Change and NABO projects, which are researching long term environmental and societal change along the W side of Rousay.

Archive: Archaeology Institute, UHI (currently)

Funder: Orkney Islands Council, Rousay, Egilsay and Wyre Development Trust and Archaeology Institute, UHI

Daniel Lee, Jane Downes, Ingrid Mainland and Jen Harland – Archaeology Institute, UHI

(Source: DES, Volume 17)

Excavation (10 July 2017 - 25 July 2017)

HY 37384 30093 (HY33SE 161) A third season of research excavations at the Viking/Norse/post-medieval farmstead at Skaill aimed to investigate the date, depth and character of deposits and structures within the farm mound using test pit excavation. Two intersecting transects of 21 test pits in a cross-shape were centred on the farmhouse (N/S and E/W). A total of 13 test pits were excavated/reopened this season, 10–25 July 2017. Test pits were generally 1 x 1m, but some were extended (TP 2, 3, 9 and 17).

Test Pits (TP) 2 and 3 were reopened from last season. In TP 2, the full width (4.6m) of the post-medieval stonebuilt barn was exposed. A stone culvert was located along the northern wall externally. The walls had been demolished to ground level (demolished by 1882). A partial flagstone floor survived internally. In TP 3, the suspected boundary bank sealed a stone-lined culvert and midden enhanced soil, indicating that the area to the SE of the farmstead is likely to contain complex structures and deposits relating to earlier phases of the farm.

To the N of the farm buildings, TP5 contained medieval midden (shell, pottery, animal bone), TP 6 a buried soil below later rubble, and TP 7 contained rubble. TP 9 contained a stone boundary wall (on an unlikely alignment) and TP 10 contained a modern sheep burial adjacent to the kirk boundary wall and was abandoned. Glacial till was located in TP 2, 6 and 7.

To the S, TP 11 revealed deep building rubble which contained medieval red sandstone architectural mouldings, TP 12 and 13 contained midden enhanced soils below deep topsoil. TP 14 and 15 contained topsoil. Glacial till was located at the base of all but TP11 demonstrating the substantial depth of the farm mound on the southern side.

To the W of the farmstead, two test pits were excavated revealing a stone boundary wall in TP 17 and deep soils in TP 18. No test pits on the eastern side were excavated this season (TP 19-20) and TP 1 and 4 were not reopened.

A building survey was also undertaken, 13–16 June, by the HES survey team. Scaled plans and cross sections of the farmstead at Skaill (domestic range and barn/kiln), The Wirk and St Marys Kirk were completed. In addition, walkover survey by UHI around the farmstead recorded 17 sites, including enclosures, walls, earthworks, platforms, structures and an early phase of curvilinear hill dyke (S214) upslope to the E of the road (centred on HY 37782 30589). The test pitting established that the farm mound at Skaill is over c1.5m in depth and contains well preserved structures and deposits dating to the Norse and post-medieval periods. The earlier structural phases are concentrated below the extant farmhouse. Excavations at Skaill were carried out in conjunction with the excavations at nearby Knowe of Swandro in collaboration with the University of Bradford. The project included community training, open days, workshops and placements. This forms part of the Rousay Landscapes of Change and NABO projects, which are researching long-term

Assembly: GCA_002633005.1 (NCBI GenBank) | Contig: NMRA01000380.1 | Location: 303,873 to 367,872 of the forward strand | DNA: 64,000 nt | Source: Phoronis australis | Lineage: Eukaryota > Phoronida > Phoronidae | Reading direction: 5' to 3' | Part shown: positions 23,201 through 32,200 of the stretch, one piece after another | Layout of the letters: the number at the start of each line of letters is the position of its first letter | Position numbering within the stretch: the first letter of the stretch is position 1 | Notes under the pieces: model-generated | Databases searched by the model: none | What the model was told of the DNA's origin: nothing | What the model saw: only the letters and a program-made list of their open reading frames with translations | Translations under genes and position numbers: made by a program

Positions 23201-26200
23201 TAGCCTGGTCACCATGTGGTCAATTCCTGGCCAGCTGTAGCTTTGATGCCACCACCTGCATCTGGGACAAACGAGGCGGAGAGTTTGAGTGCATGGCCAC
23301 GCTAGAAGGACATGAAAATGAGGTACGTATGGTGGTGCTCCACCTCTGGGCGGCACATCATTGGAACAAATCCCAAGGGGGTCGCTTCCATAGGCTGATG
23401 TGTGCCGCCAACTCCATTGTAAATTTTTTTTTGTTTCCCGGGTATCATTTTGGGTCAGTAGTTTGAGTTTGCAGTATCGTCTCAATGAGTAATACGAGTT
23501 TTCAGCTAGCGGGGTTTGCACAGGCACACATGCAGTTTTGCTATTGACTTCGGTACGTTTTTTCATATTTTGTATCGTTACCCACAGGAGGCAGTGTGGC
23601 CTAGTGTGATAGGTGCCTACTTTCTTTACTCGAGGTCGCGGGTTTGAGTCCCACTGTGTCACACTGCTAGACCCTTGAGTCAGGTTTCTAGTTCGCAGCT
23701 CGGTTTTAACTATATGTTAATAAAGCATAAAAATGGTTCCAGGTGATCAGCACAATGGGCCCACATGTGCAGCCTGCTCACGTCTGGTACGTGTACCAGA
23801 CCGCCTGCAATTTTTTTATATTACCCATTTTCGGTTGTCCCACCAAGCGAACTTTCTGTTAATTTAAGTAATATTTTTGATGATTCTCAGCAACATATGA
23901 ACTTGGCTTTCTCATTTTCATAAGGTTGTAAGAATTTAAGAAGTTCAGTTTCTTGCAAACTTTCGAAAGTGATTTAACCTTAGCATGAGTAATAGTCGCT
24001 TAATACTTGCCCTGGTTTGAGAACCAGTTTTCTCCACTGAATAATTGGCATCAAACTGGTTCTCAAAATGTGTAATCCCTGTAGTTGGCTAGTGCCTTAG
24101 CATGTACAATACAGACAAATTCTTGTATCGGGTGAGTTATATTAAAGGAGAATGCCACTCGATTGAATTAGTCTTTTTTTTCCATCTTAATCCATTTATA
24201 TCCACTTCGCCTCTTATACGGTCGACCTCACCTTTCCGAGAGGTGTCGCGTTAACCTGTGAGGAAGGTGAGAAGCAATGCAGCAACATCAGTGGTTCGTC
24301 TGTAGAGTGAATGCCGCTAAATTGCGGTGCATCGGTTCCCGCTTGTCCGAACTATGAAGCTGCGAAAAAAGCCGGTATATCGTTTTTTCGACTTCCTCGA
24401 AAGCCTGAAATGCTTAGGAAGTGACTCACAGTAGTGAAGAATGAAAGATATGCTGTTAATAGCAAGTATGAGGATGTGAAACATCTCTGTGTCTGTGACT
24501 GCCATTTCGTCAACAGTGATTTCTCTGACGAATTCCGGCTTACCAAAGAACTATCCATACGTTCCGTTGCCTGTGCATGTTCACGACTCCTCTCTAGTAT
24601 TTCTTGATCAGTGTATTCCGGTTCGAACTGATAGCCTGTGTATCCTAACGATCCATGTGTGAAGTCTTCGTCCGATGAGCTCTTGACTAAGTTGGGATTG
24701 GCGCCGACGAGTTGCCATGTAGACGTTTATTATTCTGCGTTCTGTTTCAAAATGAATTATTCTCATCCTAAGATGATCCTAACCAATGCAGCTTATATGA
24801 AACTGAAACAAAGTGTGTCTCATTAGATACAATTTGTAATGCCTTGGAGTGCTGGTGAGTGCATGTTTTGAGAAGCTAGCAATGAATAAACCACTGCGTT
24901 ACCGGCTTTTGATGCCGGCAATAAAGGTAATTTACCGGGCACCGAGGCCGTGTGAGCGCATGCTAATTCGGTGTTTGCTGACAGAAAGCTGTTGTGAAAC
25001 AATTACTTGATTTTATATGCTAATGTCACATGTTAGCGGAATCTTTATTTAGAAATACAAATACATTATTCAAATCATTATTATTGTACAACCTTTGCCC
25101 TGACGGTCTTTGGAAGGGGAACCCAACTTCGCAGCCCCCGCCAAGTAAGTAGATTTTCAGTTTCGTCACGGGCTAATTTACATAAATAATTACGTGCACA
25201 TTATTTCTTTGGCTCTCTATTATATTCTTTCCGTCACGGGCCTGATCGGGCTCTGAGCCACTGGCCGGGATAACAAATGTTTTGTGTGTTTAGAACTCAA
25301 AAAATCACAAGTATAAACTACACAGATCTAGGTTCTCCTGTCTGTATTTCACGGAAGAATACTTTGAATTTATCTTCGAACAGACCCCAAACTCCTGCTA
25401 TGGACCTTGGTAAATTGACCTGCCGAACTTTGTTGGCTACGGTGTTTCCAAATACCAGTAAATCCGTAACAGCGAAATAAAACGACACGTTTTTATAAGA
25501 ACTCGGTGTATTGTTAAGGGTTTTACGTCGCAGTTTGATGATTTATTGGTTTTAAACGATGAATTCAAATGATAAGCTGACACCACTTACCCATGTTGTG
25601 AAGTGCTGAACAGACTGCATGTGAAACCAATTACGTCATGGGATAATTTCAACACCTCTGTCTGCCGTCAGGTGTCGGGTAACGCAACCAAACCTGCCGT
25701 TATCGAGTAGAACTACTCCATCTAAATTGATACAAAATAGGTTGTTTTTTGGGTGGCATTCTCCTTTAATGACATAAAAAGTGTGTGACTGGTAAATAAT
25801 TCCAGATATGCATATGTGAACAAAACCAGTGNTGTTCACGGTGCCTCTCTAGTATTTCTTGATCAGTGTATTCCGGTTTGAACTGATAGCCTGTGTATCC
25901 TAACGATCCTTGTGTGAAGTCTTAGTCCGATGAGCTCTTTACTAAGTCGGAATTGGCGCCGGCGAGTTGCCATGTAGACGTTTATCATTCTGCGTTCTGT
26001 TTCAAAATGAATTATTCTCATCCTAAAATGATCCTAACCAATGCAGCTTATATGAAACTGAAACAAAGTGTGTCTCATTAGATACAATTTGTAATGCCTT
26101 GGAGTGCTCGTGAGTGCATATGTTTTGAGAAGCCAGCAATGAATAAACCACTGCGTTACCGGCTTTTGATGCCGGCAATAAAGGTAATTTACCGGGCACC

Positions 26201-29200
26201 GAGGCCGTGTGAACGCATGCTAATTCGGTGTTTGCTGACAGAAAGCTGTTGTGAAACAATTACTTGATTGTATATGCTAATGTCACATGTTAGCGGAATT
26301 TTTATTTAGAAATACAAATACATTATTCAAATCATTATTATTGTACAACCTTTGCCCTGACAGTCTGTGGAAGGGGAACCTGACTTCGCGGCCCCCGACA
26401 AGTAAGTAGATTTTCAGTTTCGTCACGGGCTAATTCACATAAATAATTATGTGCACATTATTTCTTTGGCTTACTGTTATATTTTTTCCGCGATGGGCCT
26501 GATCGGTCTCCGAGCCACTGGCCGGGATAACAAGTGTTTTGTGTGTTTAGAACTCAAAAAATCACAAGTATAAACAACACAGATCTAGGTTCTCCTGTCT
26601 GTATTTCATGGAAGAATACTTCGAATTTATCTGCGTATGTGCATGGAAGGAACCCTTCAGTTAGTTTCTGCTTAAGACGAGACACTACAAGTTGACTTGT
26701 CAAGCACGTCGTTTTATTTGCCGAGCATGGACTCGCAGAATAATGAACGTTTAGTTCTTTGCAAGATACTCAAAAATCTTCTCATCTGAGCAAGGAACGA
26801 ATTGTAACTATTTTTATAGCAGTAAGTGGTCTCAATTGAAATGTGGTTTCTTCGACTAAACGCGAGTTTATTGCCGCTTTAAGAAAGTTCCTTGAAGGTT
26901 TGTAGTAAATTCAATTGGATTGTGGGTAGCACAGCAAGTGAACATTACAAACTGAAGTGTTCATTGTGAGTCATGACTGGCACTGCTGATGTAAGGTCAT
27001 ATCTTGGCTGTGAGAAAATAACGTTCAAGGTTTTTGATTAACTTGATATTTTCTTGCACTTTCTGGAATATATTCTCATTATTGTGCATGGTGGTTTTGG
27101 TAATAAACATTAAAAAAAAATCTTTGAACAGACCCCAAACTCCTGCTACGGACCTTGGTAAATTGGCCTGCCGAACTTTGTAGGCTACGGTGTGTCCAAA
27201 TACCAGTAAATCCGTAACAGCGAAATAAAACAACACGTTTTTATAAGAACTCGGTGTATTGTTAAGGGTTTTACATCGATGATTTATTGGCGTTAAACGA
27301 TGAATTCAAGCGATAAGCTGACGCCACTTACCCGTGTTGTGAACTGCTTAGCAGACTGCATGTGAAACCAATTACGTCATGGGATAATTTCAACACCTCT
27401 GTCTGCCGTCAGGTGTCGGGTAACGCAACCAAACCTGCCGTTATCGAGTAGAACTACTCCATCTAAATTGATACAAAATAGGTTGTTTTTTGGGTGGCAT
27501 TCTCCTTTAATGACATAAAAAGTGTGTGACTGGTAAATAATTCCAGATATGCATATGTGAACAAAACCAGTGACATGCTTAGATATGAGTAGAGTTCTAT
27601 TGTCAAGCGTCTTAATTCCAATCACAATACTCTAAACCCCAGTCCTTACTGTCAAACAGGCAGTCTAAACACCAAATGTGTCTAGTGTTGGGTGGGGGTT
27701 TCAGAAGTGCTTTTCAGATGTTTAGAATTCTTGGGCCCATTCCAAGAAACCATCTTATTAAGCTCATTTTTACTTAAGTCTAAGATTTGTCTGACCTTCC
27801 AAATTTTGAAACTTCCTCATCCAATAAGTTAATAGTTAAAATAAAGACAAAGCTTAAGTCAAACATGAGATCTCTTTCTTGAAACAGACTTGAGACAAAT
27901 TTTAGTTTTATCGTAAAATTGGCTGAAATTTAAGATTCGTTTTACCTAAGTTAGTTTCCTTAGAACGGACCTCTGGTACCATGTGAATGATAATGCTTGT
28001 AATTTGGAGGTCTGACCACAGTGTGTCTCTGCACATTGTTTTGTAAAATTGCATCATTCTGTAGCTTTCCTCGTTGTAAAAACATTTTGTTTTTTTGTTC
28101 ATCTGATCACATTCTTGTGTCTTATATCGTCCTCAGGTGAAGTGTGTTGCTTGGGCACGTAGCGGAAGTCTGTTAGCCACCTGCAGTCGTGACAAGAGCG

environmental and societal change along the western side of Rousay.

Archive: Archaeology Institute, UHI (currently)

Funder: Heritage Lottery Fund, Orkney Islands Council, Rousay, Egilsay and Wyre Development Trust, and Archaeology Institute

Daniel Lee, Ingrid Mainland, Jen Harland and Sarah Jane Gibbon – Archaeology Institute, UHI

(Source: DES, Volume 18)

Project (13 June 2017 - 26 April 2018)

At the request of Dan Lee of Orkney College, HES agreed to provide survey and recording assistance to the Landscape of Change: Archaeologies of the Rousay Clearances at Skaill Farm, Rousay, in 2017 and support for the community engagement. HES produced a measured survey of the upstanding structures at 1:50, a ground plan at a scale of 1:250 and a photographic survey. Drawings were also made of Swandro church and the Wirk, and two of the architectural fragments. The community engagement extended to children and adults, including site tours and explanations of the survey processes. Vegetation conditions in June 2017 precluded ground survey, which was completed in April 2018.

Field Visit (June 2017 - April 2018)

The farmstead of Skaill is situated on the shore to the S of the graveyard of St Mary’s Church of Westness; it extends for about 100m from N to S and occupies three small drystone enclosures between the pebble storm beach on the W and the improved fields to the E (Fig 1). It comprises at least two periods of occupation. The later one dates to the 19th century and includes two upstanding ruins, a domestic range and a kiln-barn and dairy, and the drystone-walled enclosures; the earlier one is likely to be medieval or post-medieval in date and includes two possible buildings, one of which may be another kiln-barn reduced to footings, with various other platforms and field boundaries defined by terraces and earthen banks. In both phases the main axes are roughly east-west and north-south which suggests a continuity of settlement. At least one earthen bank runs under the drystone dyke of the field on the E of the site to indicate that the settlement once extended further to the E into the field beyond. Geophysical survey by University of the Highlands and Islands (UHI) in 2015 indicated ‘earlier boundaries on a different alignment to the present’ ones (Lee et al. 2015, 131) that coincide with many of the earthwork features identified during field survey, and there is a strong anomaly in the field to the E.


MyCanmore Image Contributions

Contribute an Image

MyCanmore Text Contributions